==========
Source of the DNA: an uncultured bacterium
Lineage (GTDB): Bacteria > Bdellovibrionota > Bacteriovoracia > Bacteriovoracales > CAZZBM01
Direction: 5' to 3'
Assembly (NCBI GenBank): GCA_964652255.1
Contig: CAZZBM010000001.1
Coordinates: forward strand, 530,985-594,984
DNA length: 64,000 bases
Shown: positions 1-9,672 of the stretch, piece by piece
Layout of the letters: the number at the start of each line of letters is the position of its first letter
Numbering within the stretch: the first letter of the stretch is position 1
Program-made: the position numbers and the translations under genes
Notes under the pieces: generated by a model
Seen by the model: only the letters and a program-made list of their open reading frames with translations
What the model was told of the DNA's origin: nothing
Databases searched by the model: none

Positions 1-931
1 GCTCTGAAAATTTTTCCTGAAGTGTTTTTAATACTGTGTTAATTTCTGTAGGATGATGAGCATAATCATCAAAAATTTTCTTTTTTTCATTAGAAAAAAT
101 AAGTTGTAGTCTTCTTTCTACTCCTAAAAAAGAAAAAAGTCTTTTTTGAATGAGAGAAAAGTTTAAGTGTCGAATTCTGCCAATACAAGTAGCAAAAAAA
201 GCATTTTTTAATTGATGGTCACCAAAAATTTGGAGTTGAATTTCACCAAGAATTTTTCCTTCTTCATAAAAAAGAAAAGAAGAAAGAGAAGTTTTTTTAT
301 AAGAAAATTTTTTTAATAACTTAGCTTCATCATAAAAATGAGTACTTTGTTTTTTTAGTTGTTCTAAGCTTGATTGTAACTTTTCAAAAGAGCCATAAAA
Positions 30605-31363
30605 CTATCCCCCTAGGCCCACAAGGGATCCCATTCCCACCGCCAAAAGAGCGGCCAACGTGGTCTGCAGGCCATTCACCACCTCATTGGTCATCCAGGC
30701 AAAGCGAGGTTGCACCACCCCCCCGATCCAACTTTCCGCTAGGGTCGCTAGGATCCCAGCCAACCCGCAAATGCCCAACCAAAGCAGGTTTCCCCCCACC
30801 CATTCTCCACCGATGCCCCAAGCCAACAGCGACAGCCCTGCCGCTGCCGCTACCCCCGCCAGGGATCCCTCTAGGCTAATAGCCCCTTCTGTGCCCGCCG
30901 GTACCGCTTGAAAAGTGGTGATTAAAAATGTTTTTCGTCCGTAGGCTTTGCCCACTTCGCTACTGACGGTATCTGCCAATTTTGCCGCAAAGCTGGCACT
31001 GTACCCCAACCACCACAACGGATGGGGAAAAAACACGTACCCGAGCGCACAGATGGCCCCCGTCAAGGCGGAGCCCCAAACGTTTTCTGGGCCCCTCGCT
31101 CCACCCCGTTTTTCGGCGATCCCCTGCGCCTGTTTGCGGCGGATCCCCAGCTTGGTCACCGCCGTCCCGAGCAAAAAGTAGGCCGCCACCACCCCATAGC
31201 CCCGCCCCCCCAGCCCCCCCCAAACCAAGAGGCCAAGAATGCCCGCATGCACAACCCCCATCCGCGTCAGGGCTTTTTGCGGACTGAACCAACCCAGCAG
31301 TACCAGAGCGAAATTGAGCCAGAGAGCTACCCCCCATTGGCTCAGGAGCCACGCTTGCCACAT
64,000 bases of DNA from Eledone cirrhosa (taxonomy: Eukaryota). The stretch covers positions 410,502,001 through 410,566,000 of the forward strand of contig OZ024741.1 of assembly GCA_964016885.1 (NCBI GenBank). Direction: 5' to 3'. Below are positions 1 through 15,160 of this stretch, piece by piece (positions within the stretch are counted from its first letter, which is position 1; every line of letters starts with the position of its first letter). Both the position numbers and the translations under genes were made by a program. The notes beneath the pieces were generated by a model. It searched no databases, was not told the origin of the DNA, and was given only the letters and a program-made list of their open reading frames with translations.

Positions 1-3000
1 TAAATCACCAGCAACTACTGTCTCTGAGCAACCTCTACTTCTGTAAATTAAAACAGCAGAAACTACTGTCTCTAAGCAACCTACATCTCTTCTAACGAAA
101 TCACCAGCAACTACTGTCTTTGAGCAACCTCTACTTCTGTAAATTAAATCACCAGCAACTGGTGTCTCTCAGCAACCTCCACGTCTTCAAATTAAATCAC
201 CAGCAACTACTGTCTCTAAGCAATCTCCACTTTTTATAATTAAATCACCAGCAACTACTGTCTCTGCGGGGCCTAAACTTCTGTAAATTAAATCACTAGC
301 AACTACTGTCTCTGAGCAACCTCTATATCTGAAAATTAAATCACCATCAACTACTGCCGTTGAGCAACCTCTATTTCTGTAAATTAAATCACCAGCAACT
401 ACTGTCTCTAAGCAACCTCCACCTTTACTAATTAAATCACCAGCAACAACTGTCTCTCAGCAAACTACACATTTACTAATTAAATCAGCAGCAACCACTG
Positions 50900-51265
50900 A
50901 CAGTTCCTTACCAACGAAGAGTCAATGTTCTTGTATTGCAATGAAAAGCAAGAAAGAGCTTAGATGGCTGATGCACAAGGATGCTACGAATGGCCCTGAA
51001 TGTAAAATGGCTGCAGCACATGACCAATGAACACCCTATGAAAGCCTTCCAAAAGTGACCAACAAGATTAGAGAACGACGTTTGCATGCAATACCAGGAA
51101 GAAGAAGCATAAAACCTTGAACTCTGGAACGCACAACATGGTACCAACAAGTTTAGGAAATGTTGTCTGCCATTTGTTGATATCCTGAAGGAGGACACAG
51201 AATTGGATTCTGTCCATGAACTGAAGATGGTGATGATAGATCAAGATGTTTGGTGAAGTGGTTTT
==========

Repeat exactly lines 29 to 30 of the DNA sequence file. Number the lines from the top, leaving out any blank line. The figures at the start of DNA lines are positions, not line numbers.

31301 TACCAGAGCGAAATTGAGCCAGAGAGCTACCCCCCATTGGCTCAGGAGCCACGCTTGCCACAT
64,000 bases of DNA from Eledone cirrhosa (taxonomy: Eukaryota). The stretch covers positions 410,502,001 through 410,566,000 of the forward strand of contig OZ024741.1 of assembly GCA_964016885.1 (NCBI GenBank). Direction: 5' to 3'. Below are positions 1 through 15,160 of this stretch, piece by piece (positions within the stretch are counted from its first letter, which is position 1; every line of letters starts with the position of its first letter). Both the position numbers and the translations under genes were made by a program. The notes beneath the pieces were generated by a model. It searched no databases, was not told the origin of the DNA, and was given only the letters and a program-made list of their open reading frames with translations.